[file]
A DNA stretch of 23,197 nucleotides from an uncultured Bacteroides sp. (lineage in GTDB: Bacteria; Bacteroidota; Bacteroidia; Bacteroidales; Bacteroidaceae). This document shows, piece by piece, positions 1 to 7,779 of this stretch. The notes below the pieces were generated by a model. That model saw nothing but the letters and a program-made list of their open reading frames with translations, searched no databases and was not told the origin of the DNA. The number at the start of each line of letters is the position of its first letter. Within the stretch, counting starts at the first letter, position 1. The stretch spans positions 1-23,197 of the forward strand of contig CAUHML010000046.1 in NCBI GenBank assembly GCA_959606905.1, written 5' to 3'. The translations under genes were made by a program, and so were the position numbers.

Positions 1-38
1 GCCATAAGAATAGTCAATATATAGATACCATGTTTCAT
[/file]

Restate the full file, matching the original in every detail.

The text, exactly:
A DNA stretch of 23,197 nucleotides from an uncultured Bacteroides sp. (lineage in GTDB: Bacteria; Bacteroidota; Bacteroidia; Bacteroidales; Bacteroidaceae). This document shows, piece by piece, positions 1 to 7,779 of this stretch. The notes below the pieces were generated by a model. That model saw nothing but the letters and a program-made list of their open reading frames with translations, searched no databases and was not told the origin of the DNA. The number at the start of each line of letters is the position of its first letter. Within the stretch, counting starts at the first letter, position 1. The stretch spans positions 1-23,197 of the forward strand of contig CAUHML010000046.1 in NCBI GenBank assembly GCA_959606905.1, written 5' to 3'. The translations under genes were made by a program, and so were the position numbers.

Positions 1-38
1 GCCATAAGAATAGTCAATATATAGATACCATGTTTCAT